Granted, the storage project required $22 million in grant funding from the feds to help it get off the ground, but as Amanda Brown, director of regulatory affairs and marketing policy for Xtreme told us, "the PUC commissioners have definitely shown their commitment" to energy storage. (Xtreme also benefited from a $2 million investment from the state's often-criticized Texas Emerging Technology Fund, a.k.a Rick Perry's petty cash box.)

Now, some of you might be thinking that $22-$24 million is a pretty stiff gargle when it comes to helping hippie wind-power work. Me? As far as Buzz is concerned, a boxcar filled with government green is a small price to pay to have the boys cooled by the dry night winds of West Texas -- especially if I don't have to live there.


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26 comments
Paul
Paul

One of the problems with an electricity delivery grid is that when demand reaches 101% of supply, it is not the 1% demand over supply that loses power, but it potentially is 100% of demand that is lost, that is all customers lose power, not just the last 1% to demand power.

One way to fix the supply demand problem is to restrict generators from contracting for sale more than a certain percentage of their installed nameplate capacity.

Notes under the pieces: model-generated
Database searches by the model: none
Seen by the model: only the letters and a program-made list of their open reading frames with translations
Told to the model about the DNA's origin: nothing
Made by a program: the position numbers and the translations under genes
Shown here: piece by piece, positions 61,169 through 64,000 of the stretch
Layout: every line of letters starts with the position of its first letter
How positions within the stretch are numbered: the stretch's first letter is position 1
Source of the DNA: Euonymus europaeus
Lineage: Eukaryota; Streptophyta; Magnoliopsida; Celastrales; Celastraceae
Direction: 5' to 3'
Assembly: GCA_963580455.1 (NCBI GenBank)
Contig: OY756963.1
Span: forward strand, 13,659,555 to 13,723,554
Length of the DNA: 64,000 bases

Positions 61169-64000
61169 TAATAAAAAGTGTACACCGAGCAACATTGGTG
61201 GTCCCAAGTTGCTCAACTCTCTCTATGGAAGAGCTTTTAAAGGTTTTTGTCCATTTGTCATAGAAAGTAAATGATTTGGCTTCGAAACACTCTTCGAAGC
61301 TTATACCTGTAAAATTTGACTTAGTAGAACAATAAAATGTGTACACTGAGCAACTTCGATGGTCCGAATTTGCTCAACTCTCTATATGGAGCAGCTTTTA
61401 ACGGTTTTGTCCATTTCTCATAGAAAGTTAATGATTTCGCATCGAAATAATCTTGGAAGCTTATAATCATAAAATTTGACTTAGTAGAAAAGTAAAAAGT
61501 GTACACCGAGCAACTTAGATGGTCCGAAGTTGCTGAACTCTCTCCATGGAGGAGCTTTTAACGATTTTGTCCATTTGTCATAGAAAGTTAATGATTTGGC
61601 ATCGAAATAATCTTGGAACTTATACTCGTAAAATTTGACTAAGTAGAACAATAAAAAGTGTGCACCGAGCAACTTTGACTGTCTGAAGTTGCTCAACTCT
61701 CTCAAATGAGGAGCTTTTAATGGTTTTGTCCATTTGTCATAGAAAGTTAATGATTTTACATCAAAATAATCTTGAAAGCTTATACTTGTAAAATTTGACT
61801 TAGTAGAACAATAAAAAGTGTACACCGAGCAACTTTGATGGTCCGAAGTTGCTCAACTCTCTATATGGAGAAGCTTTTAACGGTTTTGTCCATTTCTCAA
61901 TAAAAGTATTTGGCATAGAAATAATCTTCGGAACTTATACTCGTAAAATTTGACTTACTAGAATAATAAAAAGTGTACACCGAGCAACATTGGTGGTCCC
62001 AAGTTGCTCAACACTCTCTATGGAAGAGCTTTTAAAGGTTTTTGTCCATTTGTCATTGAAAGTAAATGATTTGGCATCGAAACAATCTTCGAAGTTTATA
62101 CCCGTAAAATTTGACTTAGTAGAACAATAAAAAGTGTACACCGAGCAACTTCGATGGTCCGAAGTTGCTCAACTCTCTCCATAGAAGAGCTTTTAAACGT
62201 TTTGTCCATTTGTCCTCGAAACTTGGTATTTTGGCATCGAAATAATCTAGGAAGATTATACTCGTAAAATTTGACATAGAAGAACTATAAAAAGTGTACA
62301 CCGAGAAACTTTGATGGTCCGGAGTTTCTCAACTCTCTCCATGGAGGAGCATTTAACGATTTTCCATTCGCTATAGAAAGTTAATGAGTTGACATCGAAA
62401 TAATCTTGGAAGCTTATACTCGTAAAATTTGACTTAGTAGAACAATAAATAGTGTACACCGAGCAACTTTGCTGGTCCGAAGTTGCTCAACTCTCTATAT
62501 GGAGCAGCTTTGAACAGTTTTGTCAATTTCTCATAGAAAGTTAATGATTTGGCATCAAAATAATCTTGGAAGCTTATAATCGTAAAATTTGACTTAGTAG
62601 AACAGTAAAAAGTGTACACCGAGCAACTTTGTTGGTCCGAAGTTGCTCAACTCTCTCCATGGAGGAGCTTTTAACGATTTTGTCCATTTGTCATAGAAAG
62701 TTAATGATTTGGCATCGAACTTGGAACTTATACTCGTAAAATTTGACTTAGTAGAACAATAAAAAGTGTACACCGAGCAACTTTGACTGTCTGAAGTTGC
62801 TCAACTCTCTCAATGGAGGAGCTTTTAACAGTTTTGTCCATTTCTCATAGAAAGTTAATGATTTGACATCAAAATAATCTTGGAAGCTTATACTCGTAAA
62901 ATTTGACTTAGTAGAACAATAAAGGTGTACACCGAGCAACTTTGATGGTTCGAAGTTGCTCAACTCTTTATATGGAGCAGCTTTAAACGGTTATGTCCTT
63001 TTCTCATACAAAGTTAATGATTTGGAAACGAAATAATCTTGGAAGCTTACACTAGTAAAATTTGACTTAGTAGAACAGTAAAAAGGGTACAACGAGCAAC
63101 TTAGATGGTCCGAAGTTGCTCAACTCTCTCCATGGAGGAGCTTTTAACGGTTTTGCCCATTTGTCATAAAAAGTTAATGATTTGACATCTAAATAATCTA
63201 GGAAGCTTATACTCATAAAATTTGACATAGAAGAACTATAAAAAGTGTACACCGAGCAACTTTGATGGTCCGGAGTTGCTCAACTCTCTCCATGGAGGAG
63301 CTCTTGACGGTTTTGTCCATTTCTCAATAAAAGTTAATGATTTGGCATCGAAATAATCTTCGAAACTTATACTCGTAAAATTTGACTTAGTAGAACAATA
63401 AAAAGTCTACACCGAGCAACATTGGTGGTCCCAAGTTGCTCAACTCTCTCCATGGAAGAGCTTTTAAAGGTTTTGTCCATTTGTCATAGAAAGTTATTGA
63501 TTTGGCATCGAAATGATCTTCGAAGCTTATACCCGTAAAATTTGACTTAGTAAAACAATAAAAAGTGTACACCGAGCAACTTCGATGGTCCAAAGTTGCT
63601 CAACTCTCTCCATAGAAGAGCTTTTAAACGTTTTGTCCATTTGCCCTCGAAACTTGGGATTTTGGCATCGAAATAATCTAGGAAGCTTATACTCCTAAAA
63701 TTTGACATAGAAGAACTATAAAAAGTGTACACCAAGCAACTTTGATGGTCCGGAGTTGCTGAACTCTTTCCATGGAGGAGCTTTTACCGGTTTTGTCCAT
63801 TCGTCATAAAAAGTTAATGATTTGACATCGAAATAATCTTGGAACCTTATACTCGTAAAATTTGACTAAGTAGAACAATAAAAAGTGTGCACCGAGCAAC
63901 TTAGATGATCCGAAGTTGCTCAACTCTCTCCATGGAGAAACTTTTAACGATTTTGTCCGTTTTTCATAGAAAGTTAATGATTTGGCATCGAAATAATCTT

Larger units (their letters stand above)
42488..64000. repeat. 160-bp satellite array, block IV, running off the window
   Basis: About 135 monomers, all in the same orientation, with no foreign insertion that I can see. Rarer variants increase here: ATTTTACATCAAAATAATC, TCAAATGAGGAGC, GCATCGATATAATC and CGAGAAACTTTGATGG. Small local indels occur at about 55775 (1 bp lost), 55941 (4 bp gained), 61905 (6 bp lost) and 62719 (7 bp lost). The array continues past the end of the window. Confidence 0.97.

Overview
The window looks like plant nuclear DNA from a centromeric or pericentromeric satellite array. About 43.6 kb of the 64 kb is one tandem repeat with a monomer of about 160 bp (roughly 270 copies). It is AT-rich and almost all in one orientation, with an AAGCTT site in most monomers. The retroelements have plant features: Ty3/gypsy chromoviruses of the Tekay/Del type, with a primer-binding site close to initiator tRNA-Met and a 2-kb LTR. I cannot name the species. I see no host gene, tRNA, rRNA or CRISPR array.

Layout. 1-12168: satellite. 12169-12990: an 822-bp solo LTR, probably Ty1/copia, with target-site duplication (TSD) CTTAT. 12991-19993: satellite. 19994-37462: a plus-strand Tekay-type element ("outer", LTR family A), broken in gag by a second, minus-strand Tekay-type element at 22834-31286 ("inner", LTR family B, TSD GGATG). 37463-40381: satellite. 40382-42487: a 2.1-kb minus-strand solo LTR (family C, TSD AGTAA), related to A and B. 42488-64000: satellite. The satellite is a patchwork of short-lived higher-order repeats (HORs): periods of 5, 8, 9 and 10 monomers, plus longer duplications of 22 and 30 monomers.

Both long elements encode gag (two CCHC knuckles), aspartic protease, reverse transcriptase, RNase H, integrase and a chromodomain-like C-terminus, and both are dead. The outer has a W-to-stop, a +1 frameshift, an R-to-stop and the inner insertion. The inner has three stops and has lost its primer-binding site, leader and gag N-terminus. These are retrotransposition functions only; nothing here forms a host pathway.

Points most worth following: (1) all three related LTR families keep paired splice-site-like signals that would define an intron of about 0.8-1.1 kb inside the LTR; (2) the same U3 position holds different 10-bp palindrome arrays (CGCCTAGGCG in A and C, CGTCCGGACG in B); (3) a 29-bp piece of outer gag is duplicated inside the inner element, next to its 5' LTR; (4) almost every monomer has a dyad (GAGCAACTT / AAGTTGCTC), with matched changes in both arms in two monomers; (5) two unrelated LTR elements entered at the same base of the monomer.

Paul
Paul

Patrick, the buy at retail, sell at wholesale is the schtick for people who have added solar panels to their homes.

Albert
Albert

I didn't know Schweddy Balls was available in Dallas. Whole Foods?

LaceyB
LaceyB

C'mon Buzzy, you secretly love us UPers for sticking around after Big Bob deserted us. You don't have to name us in your articles.

Fact: BB just told me to "be patient, Lacey" because the DMN's comments section blows burrito chunks--people can come by anon and hate or like your comment and you get graded on some dorky point system. I was top of the "bitch pack", but, what does that matter?

Anywho, what does all this matter? Can't they make electric out of pecans or something? I keep it cold enough to keep my "buttons on high alert". In Dallas. In the summer. And, you know they've already spent that grant money. Ridiculous.

MaxNoDifference
MaxNoDifference

The difference between dry nuts and deer nuts is that we are about to pay three times as much for dry nuts but deer nuts are always under a buck.

Oak Cliff Townie
Oak Cliff Townie

Patrick, Do a little research and find out how many "NEW" gas fired plants are on line now ?

Gabe
Gabe

You can't store a megawatt, that's like saying a road is 20 miles per hour long.

I think you mean a megawatt hour.  

A megawatt hour would be enough to enough to power 800-900 small or medium sized homes with the AC turned on for about an hour.

If you bought a kilowatt hour (or more, depending on your home) battery pack and the appropriate switching, you could survive those 30 minute rolling brownouts that are coming without losing your AC. 

If you had access to 1210 megawatts and a DeLorean, you could go back and express your opinions on deregulation before it was put into law.

Amy S
Amy S

Here's the problem. There are lots of solutions, but we're only discussing the problem. Like a huge hammer that we can't escape (so they win their fight, right?)  Except we can.